The decision


Case No: UI-2022-002670
First-tier Tribunal No: HU/02703/2021


Decision & Reasons Issued:
On the 20 April 2023






For the Appellant: Mr E Tufan, Senior Presenting Officer
For the Respondent: Mr D Bazini, Counsel, instructed by Karis Solicitors

Heard at Field House on 24 January 2023


1. For ease of reference I shall refer to the parties as they were before the First-tier Tribunal: thus the Secretary of State is once more “the Respondent” and Mr Serdari is “the Appellant”.
2. The Respondent appeals with permission against the decision of First-tier Tribunal Judge Adio (“the judge”), promulgated on 11 May 2022, by which he allowed the Appellant’s appeal against the Respondent’s refusal of his human rights claim made in the context of deportation.
3. The Appellant is a citizen of Albania born in 1983. He came to the United Kingdom unlawfully in 2013 and was then granted periods of discretionary leave between 2016 and 2022. However, on 6 November 2020 (during the currency of the last period of leave) the Appellant was convicted of producing Class B drugs and was sentenced to fourteen months’ imprisonment.
4. An intention to deport letter was issued on 7 January 2021 and a deportation order signed on 4 March of that year. The Appellant put in written submissions based on Article 8 which were deemed to constitute a human rights claim. That claim was refused by a decision dated 25 March 2021. It was that decision which was the subject of the appeal before the judge.
5. During his residence in the United Kingdom, the Appellant formed a relationship with a British citizen (Mrs V S). She had two children from a previous relationship, X and Y. X was born in 2000 and Y in 2004. The Appellant and Mrs V S had a child together, S, born in 2018.

Decision of the First-tier Tribunal
6. Having set out the relevant background in the case, the judge recorded that Exception 2 under section 117C(4) of the Nationality, Immigration and Asylum Act 2002, as amended (“the 2002 Act”) could not be satisfied, as had been accepted by the Appellant.
7. The judge then turned to address Exception 2 under section 117C(5) of the 2002 Act. He found that the Appellant had a genuine and subsisting parental relationship with all three children (notwithstanding the fact that X was at the relevant time already an adult). The judge found as a fact that X and Y’s biological father had suffered from significant mental health problems and that this has had caused them difficulties in their lives. The judge accepted that the Appellant had “brought about stability” to X and Y’s life and that Y in particular had benefited from the Appellant as a dependable role model. The judge considered that the Appellant’s absence would likely have brought emotional harm to Y and S. Mrs V S had struggled whilst the Appellant was in prison, suffered from stress, and there were issues relating to her employment. The judge acknowledged that X and Mrs V S’s sister had assisted at times whilst the Appellant was incarcerated. The judge was satisfied that the Appellant was in the process of rehabilitating himself following his conviction. In all the circumstances, the judge concluded that the “elevated degree required by the undue harshness test had been met in respect of the two qualifying children, namely Y and S. The judge also concluded that it would be unduly harsh to separate Mrs V S from the Appellant. For the avoidance of any doubt, there was no dispute that the children could not have gone to live in Albania without it being unduly harsh on them.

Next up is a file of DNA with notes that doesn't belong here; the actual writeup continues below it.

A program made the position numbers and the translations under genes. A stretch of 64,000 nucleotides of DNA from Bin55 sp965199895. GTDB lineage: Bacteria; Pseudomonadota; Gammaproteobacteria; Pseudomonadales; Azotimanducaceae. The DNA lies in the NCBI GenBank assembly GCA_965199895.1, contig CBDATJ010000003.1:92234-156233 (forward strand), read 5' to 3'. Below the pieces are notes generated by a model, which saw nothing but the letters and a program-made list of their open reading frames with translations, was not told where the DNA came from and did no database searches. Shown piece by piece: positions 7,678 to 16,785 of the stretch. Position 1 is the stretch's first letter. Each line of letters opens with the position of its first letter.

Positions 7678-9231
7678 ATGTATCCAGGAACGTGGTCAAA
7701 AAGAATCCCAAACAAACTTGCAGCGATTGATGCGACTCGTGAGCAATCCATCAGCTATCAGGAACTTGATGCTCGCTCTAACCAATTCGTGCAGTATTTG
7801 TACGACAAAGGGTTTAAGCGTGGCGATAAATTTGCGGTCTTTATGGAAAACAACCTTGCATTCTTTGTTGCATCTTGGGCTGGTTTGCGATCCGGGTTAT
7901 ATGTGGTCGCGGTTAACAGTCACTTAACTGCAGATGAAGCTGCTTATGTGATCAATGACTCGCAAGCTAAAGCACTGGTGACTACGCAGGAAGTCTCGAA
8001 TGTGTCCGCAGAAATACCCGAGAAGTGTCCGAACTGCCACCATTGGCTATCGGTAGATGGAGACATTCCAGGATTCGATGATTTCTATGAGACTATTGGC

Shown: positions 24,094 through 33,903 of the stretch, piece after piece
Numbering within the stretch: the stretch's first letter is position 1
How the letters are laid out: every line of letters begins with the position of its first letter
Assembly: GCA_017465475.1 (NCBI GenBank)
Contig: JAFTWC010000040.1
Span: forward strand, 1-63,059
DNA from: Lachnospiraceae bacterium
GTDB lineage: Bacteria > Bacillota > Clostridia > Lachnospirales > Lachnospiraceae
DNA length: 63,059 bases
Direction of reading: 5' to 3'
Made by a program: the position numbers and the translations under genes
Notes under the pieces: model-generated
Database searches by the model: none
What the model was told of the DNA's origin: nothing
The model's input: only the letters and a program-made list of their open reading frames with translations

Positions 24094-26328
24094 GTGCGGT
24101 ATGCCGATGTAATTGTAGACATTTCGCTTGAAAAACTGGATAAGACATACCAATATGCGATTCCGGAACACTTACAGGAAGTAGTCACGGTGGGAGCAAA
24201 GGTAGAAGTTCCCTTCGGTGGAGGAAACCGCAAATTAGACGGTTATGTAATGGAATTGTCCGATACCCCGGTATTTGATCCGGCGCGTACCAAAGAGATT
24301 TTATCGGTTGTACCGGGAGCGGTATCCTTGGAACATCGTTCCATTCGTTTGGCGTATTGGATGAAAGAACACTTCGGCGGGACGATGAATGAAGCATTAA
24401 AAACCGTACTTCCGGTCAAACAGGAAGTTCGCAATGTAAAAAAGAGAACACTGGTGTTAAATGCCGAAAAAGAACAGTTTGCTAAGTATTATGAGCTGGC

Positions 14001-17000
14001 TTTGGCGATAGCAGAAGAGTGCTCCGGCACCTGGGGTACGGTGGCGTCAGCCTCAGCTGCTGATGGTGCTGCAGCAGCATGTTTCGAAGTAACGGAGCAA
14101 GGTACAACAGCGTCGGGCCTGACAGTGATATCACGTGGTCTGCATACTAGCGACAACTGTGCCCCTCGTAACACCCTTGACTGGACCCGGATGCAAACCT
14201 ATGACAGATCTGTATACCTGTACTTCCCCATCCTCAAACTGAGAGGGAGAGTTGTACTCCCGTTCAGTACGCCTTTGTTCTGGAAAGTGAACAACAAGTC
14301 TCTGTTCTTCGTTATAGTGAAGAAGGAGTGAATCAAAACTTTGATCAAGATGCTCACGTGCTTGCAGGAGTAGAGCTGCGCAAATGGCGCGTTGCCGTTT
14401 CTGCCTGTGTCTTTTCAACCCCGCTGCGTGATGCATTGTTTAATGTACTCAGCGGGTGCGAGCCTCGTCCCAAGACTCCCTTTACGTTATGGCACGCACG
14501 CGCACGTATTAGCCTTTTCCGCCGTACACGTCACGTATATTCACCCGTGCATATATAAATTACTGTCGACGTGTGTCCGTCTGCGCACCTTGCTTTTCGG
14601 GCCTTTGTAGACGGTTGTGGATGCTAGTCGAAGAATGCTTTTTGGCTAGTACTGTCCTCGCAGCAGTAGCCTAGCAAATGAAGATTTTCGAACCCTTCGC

8. The appeal was accordingly allowed on Article 8 grounds.

The Respondent’s grounds of appeal
9. The grounds of appeal all fall under the heading entitled “Making a Material Misdirection/Lack of Adequate Reasons”. I will address the grounds of appeal in more detail, below. For present purposes, they can perhaps be summarised as follows. The reasoning set out by the judge in regard to the conclusions on undue harshness did not “establish” that the high threshold had been met. Various authorities were cited in the grounds, although it is somewhat hard to discern precisely in what way these identify errors of law. There is an assertion that the judge had failed to make a finding on whether Mrs V S would be able to cope in caring for the children in the Appellant’s absence. It is asserted that X and Y could both assist Mrs V S (and presumable S as well) if the Appellant were not there. Other forms of support would have been able available to Mrs V S, including “schools, the NHS, Local Authority Children’s Services and Social Services if need be.” The judge had failed to provide reasons as to why there was family life between the Appellant and X. The judge had also failed to consider that S was very young at the time the Appellant went to prison.
10. Permission was granted on all grounds.
11. Following the grant of permission the Appellant provided a concise rule 24 response. In essence, this asserted that the grounds of appeal amounted to little more than argumentative disagreements with the judge’s decision and did not identify any errors of law.

Procedural history
12. When the case was first listed it was deemed appropriate for it to be heard before a panel comprising a High Court Judge (Lang J) and Upper Tribunal Judge Norton-Taylor. Directions were issued for the Respondent to provide a skeleton argument. This was done. The document, dated 4 October 2022, raised a number of points to which I will return in due course. On the day of the hearing, an administrative problem arose in respect of the Respondent’s allocation of cases to the relevant Senior Presenting Officer. Unfortunately, this led to an adjournment. The case was relisted before myself sitting alone.

The hearing
13. Mr Tufan relied on the grounds of appeal and the skeleton argument. He queried whether the judge had in fact applied the high threshold applicable to the undue harsh test. He stated that the Respondent’s challenge was based both on reasons and perversity.